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Advantages and Disadvantages of Buying a Home through a Lease Option

Advantages and Disadvantages of Buying a Home through a Lease Option

Advantages and Disadvantages of Buying a Home through a Lease Option

Pros and Cons of Buying a Home through a Lease Option

Buying a home can be a satisfying or frustrating experience depending on how financially ready you are to own a home. Just the process of buying a home can be very expensive with the major expense of purchasing a home is the down payment. The purpose of a down payment is to pay the bank fees to get the mortgage setup and generate some equity in the home to hedge the risk the bank is taking. In years past, this down payment could be very small, but with the fall of the housing market in 2006, those days are long gone, making it prohibitively expensive to buy a home. When there are fewer buyers and less credit around, sellers begin to offer other ways to sell their home. The “Lease Option” is one such method. A Lease Option is technically a lease (rental) with the option to purchase. You are renting the home but have the right to purchase the home at any time during the rental period at a pre-determined price.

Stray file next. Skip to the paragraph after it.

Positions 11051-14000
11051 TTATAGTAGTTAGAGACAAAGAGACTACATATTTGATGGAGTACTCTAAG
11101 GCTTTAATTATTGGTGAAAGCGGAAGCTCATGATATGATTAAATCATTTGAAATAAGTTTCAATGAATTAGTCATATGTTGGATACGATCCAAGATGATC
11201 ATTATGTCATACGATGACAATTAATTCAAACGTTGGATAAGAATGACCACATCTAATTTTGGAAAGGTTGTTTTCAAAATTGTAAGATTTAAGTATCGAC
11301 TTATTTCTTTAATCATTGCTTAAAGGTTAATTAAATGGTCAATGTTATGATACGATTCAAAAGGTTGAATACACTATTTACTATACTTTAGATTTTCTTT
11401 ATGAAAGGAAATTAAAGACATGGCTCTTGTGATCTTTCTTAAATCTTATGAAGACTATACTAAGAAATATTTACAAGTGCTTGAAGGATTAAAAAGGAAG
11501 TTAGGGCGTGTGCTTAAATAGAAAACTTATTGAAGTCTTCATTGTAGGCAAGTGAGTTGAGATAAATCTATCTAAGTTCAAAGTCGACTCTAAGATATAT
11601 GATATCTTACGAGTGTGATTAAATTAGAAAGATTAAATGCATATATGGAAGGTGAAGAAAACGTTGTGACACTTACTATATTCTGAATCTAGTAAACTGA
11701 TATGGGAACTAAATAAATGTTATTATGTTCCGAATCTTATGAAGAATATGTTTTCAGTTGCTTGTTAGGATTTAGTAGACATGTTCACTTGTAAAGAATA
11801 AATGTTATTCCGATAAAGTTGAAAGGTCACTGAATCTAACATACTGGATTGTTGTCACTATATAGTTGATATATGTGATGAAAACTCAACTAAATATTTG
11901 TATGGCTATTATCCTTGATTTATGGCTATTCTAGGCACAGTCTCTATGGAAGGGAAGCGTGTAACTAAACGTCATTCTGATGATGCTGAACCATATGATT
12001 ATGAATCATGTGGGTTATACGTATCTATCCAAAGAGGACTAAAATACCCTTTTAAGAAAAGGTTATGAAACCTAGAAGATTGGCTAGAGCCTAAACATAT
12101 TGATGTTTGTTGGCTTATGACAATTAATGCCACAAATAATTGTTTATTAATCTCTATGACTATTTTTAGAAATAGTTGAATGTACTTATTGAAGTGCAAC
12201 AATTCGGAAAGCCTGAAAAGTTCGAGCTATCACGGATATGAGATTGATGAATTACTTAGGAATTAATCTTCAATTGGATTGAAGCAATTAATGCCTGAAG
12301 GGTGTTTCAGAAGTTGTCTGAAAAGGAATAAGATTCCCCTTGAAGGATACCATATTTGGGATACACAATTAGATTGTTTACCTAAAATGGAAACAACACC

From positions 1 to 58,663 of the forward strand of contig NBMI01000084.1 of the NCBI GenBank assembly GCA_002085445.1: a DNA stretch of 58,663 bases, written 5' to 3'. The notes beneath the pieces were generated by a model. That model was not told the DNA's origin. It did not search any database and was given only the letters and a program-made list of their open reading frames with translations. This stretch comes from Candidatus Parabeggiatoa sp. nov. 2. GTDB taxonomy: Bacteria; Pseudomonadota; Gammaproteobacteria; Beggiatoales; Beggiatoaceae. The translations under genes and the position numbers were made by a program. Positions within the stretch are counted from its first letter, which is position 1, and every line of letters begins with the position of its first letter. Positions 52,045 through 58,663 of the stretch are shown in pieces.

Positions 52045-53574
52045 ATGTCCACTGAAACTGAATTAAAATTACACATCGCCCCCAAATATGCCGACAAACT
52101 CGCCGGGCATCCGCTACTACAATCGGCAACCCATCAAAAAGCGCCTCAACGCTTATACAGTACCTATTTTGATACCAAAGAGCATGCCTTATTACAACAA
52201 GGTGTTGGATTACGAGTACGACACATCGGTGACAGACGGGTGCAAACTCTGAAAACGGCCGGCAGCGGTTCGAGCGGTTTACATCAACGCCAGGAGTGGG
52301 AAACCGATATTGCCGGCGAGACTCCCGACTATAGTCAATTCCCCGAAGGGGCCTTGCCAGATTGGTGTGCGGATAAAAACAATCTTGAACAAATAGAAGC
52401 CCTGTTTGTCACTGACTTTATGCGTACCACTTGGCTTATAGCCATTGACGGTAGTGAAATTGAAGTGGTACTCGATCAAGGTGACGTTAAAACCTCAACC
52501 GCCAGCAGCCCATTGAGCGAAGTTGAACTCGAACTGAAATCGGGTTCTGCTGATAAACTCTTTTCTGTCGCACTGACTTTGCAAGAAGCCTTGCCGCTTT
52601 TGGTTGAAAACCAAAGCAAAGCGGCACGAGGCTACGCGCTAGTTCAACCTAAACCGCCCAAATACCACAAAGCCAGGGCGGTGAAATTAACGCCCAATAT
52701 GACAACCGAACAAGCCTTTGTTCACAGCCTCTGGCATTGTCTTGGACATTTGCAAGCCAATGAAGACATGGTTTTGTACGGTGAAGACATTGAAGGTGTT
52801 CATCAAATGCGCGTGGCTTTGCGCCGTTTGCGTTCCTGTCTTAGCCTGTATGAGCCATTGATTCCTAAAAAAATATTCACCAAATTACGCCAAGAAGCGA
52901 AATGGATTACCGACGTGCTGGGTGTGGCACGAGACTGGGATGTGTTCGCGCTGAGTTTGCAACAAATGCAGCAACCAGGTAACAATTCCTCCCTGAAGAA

A lease option can be a very favorable way to purchase a home because it provides the advantages of home ownership without the disadvantages of ownership. The main advantages include: (1) No mortgage fees (2) less for a down payment (3) limited risk if the value of the home falls but you profit as the home appreciates. When structured properly, there really are no disadvantages to a lease option relative to purchasing the home with a mortgage. When compared with renting, the major disadvantages of a lease option include: (1) pay more money upfront than renting (2) you are responsible for repairs, not the landlord. Each advantage and disadvantage are discussed in greater detail below. Expert advice from the top real estate lawyer in Edmonton, Alberta:

1. Advantage: No mortgage fees. Because a lease option is technically a rental, the agreement is between you and the seller. Because the bank is not involved, there are no bank fees, meaning that you don’t have to come up with the $5000 to $9000 that it costs to get a mortgage. However, eventually, you will have to get a mortgage if you decide to stay in the home long-term.

2. Advantage: Less for a down payment. Like the mortgage fees, because the agreement is between you and the seller, the money down is negotiable, and sometimes not required at all, though the amount down typically ranges between $5000 and $10000 dollars. This is still better than the bank will require.